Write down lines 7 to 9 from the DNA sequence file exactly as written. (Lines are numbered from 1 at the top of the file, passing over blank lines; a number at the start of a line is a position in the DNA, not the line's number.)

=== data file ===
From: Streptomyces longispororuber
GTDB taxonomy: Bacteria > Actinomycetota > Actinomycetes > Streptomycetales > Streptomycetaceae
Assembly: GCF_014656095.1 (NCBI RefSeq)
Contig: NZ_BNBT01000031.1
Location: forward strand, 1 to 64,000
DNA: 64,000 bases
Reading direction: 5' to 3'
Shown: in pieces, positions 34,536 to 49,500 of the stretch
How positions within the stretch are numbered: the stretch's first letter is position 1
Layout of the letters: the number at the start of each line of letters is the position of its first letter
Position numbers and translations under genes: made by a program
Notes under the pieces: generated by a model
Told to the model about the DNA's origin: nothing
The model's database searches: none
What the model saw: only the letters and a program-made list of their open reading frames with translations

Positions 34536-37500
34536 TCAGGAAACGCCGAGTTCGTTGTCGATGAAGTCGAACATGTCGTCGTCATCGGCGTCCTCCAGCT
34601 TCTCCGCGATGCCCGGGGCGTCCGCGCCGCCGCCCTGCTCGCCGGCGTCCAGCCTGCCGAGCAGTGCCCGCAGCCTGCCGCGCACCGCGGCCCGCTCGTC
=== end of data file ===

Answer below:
Reading direction: 5' to 3'
Shown: in pieces, positions 34,536 to 49,500 of the stretch
How positions within the stretch are numbered: the stretch's first letter is position 1